Nigeria: Nigeria has signed an imagery sales agreement with DMC International Imaging Ltd., UK, to promote the business viability of the NigeriaSat-2, ahead of its launch this quarter, together with NigeriaSat-X. Already, a verdict came from the international community that images from the second Nigeria earth observation satellite, NigeriaSat -2, would be of high quality, compared with those of other satellites.
Director-General of the National Space Research and Development Agency (NASRDA), Seidu Mohammed, said that the agreement would assist DMCII to canvass for international customers and signing necessary sales contracts prior to launch of the satellites. He explained, “The NigeriaSat-2 sensor will provide imagery of 3 resolutions, that is, 2.5 m panchromatic, 5m multispectral (R, G, B, NIR) and also carries the 32m multi-spectral payloads of Nigeria Sat-1, and more importantly NigeriaSat-2 can image in stereo mode, while the NigeriaSat-X sensor will provide 22m multi-spectral (RGB, NIR) imagery.
“For Nigeria, the intended usage of imageries from NigeriaSat-2 and Nigeria Sat-X is for broad area coverage inclusive of land use, geospatial analysis and environmental change monitoring. It will also be used for mapping, accurate geo-location and resale. NigeriaSat-2 is expected to provide a maximum of 250 images per day, while imagery volume from NigeriaSat-X has been established to be a handful of images per day, sharing many of the same storage and processing capabilities from the NigeriaSat-2 system.”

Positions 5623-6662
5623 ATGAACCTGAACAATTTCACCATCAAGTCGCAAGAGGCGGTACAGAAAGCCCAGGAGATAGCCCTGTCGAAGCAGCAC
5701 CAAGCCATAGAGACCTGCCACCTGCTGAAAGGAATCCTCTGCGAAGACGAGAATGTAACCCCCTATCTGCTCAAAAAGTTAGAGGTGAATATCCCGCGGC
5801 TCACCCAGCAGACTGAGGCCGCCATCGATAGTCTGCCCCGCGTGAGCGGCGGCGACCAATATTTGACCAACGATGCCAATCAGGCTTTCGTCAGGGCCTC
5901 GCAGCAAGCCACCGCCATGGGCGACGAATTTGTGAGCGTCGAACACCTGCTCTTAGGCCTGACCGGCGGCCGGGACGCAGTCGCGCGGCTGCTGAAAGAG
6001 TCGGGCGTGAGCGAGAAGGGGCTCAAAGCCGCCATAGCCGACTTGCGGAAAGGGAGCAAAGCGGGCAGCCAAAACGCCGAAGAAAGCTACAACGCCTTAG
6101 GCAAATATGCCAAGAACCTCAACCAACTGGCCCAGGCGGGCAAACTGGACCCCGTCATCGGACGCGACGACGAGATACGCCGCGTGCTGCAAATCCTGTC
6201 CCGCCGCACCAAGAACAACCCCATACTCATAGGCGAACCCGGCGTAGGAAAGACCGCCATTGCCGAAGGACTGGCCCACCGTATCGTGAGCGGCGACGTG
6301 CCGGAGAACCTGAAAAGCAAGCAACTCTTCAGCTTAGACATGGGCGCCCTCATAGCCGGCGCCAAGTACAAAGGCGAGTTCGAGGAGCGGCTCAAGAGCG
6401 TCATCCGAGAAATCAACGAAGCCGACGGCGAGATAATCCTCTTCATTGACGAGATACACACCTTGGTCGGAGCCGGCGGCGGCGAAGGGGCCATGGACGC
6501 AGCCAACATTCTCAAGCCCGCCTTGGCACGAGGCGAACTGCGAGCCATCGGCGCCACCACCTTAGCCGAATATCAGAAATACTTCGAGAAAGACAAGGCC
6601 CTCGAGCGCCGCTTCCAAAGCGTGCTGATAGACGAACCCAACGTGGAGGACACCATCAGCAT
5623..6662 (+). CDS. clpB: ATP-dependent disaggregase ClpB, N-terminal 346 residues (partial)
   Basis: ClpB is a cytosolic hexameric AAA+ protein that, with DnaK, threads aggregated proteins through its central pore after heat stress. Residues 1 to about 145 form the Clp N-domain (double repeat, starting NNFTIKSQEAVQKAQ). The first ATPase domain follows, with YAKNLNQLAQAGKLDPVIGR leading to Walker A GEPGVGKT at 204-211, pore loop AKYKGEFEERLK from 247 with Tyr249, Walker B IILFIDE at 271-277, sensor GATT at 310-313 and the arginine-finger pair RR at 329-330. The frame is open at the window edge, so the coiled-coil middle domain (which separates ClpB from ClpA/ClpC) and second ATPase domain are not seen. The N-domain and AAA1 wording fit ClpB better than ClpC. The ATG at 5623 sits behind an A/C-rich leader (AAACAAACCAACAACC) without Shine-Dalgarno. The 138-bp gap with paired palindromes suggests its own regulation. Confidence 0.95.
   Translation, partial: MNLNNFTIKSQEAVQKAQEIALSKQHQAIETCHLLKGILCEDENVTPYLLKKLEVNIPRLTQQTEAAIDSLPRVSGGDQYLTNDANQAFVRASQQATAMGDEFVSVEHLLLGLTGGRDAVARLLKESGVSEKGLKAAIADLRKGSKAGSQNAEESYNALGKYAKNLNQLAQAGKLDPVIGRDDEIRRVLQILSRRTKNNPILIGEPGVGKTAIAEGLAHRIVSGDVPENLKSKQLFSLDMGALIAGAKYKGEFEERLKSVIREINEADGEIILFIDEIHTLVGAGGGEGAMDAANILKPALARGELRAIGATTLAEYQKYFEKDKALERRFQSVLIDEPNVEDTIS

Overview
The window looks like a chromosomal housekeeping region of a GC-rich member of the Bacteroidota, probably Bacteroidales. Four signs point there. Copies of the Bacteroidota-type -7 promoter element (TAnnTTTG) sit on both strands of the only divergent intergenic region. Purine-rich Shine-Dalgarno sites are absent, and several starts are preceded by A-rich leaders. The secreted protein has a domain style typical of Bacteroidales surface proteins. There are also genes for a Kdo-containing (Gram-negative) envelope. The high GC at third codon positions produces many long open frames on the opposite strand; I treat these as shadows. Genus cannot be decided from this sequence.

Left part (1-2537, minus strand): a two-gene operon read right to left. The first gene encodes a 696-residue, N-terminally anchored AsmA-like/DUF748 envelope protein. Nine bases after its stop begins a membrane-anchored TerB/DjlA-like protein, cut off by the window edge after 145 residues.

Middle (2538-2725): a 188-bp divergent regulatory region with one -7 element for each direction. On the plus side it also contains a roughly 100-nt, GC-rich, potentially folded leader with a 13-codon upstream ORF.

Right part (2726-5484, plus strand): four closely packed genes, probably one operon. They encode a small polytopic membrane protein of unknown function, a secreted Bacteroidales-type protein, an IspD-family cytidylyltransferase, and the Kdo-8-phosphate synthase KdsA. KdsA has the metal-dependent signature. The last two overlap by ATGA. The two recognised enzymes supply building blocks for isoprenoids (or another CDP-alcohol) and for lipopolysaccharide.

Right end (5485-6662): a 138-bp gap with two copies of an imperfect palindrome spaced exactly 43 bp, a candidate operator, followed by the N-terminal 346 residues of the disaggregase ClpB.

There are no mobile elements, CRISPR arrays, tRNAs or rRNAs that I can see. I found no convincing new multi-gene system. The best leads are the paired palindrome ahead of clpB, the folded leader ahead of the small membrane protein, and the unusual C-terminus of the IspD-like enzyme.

“In order to better prepare NASRDA for the exploitation of imageries from the NigeriaSat-2 and NigeriaSat-X satellites for the international market, NASRDA has received necessary approval from the Federal Ministry of Justice to sign an agreement with the DMCII, UK as the exclusive distributor for the sale of NigeriaSat-2 and NigeriaSat-X outside Africa. Distribution of these imageries within Africa will be the responsibility of NASRDA’s company-GeoApps Plus Ltd,” He added.
On the planned launch of the satellite from Russia, he said, “It is important to note that 44 per cent of American spacecrafts to date were launched in Russia. Therefore, it is relatively safe and cost effective to launch from Russia.”